American pop culture icon and activist Erin Brockovitch got involved with the Northern Pulp issue on 2 September when she commented through social media that “it is virtually impossible to breathe clean air in Pictou,” and that the mill is “destroying the community’s quality of life significantly.” In a stern warning, reminiscent of a 2006 exchange between Paul McCartney and then Newfoundland Premier Danny Williams, Brockovitch noted: “I feel like I’m talking to one of my kids: pick up your mess.” On 27 August, a letter to the editor of the Chronicle Herald newspaper from Jane Sproull Thompson of Trenton called for the provincial government to “wake up and begin planning for something better than dirty, dangerous industrial jobs for (mainly) men with, at best, a high school education.”  In a province struggling with economic issues relating to deindustrialization and with a new union contract that outlines major concessions, is it no wonder that Northern Pulp employees express scepticism towards an environmental movement that gives voice to American quasi-celebrities and others who portray industrial workers as childlike, out-dated and uneducated.
In essence, the issues surrounding Northern Pulp and pollution are complex; power has been negotiated through many interested parties since the mill’s opening in the 1960s. The original decision to utilize Boat Harbour as a dumping ground for waste and the broken promises of a clean-up on behalf of the provincial government ignored the agency of the adjacent Pictou Landing First Nation. Workers, too, have fought for a particular strand of environmentalism; as Andrew Hurley argues, the battles for workplace health and safety and sustainable industrial jobs has often prompted workers to push for environmental responsibility up from the factory floor.  Middle-class suburban reformers, often concerned with aesthetics, tourism, and property values, use media campaigns, localized protest, and political expression to bring issues of environmental degradation to the fore. In order to negotiate the convergent and competing strands of environmentalism visible in the Northern Pulp pollution debate, we should remember Thomas Dunk’s advice: environmentalists must confront the fact that structural power is also wielded against other marginalized groups, such as industrial workers facing the threat of deindustrialization. In this recognition, we can hope to transcend narrow categories such as worker and environmentalist and achieve a broader-based support for systemic change.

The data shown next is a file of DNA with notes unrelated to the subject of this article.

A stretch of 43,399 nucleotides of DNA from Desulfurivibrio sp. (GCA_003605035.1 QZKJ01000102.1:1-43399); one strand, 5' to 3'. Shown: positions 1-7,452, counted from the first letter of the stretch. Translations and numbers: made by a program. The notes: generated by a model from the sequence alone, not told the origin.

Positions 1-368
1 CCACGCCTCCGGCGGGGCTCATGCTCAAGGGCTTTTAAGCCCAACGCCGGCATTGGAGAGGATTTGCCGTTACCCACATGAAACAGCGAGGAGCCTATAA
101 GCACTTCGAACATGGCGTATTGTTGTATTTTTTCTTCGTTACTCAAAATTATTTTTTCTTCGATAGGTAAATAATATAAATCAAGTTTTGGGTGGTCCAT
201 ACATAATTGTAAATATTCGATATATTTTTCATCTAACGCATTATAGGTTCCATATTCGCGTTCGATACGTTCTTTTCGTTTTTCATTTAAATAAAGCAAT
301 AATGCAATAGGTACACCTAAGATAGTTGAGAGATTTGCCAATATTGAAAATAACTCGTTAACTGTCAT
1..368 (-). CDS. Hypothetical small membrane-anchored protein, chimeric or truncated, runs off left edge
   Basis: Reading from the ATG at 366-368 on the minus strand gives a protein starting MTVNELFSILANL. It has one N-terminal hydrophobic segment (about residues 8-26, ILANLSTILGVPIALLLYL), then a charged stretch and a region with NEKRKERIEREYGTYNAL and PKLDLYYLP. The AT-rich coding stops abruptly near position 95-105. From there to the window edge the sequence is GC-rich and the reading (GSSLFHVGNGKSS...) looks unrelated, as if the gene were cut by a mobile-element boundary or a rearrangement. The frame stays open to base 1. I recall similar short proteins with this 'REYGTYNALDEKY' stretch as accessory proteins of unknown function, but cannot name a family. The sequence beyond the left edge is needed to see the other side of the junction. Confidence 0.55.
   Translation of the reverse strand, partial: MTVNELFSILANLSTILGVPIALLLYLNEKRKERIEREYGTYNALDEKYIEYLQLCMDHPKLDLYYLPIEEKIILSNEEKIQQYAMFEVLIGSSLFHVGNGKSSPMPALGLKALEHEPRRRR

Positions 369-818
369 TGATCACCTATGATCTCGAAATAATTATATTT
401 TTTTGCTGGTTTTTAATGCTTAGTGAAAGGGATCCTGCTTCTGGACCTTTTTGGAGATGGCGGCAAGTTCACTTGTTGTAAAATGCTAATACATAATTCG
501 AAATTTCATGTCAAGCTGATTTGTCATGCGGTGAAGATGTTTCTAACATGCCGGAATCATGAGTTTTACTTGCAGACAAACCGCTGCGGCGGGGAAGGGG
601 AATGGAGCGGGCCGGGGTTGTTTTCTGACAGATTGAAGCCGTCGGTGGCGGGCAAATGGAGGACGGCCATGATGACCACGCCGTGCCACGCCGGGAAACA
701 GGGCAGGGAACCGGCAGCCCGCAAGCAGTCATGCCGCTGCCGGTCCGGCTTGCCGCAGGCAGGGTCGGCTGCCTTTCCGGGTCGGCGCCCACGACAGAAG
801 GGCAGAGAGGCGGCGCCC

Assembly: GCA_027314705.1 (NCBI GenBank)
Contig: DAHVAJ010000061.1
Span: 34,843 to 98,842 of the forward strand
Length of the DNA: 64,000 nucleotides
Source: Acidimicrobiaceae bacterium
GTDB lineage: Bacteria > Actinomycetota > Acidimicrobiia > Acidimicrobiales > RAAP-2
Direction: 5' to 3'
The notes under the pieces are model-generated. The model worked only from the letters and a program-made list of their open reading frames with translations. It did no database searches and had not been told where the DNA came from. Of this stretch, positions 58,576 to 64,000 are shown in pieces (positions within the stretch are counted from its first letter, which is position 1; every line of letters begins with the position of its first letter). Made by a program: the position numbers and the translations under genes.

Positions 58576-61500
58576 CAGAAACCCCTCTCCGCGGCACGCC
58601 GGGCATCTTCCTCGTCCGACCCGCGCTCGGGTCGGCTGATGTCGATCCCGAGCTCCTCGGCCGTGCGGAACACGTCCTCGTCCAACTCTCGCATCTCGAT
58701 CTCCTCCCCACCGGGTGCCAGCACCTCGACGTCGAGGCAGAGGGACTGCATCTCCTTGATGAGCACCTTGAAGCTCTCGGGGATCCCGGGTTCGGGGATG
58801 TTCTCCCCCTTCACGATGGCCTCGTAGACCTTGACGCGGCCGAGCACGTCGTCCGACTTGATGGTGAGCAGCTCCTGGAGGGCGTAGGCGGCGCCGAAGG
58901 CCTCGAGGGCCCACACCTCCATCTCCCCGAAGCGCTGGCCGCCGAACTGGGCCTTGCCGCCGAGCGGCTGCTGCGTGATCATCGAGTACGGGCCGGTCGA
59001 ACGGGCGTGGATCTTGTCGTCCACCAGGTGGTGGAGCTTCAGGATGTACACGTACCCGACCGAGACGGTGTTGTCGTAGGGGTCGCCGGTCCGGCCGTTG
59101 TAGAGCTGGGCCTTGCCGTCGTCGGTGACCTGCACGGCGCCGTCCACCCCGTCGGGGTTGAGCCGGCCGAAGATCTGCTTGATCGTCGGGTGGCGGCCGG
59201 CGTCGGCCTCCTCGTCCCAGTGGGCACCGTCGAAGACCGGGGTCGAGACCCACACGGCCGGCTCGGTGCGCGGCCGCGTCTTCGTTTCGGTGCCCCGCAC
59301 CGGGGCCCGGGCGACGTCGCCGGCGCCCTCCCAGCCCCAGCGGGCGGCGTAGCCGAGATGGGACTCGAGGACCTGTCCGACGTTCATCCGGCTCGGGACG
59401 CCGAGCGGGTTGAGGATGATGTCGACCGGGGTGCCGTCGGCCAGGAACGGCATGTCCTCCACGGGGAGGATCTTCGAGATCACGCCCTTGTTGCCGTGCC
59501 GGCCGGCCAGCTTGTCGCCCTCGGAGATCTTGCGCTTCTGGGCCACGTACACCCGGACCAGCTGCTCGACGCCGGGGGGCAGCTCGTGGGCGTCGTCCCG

Lachlan MacKinnon is currently a Ph.D. student at Concordia University focusing on workers’ experiences of deindustrialization in Atlantic Canada.
 L. Anders Sandberg and Peter Clancy, Against the Grain: Foresters and Politics in Nova Scotia (Vancouver: UBC Press, 2000).
 Thomas Dunk, “Talking about the trees: environment and society in forest workers’ culture,” Canadian Review of Sociology/Revue canadienne de sociologie 31, 1 (1994), 14-34. Although the “Clean Pictou Air” activist group has stated that they are not seeking the closure of the mill, the mill has stated that any extended closure resulting from the environmental issue will likely not see the mill re-opened.
 The mill’s manager Terri Fraser wrote to the newspaper following the publication of Sproull Thomson’s letter to clarify that 21 per cent of the mill’s employees hold university degrees, 57 per cent are journeymen tradespeople, seven per cent hold a post-secondary diploma, 15 per cent entered the workforce following high school, and none have less than a high school education.
 Andrew Hurley, Environmental Inequalities: Class, Race, and Industrial Pollution in Gary, Indiana (Chapel Hill: UNC, 1995).
 Dunk, “Talking about the trees,” 30.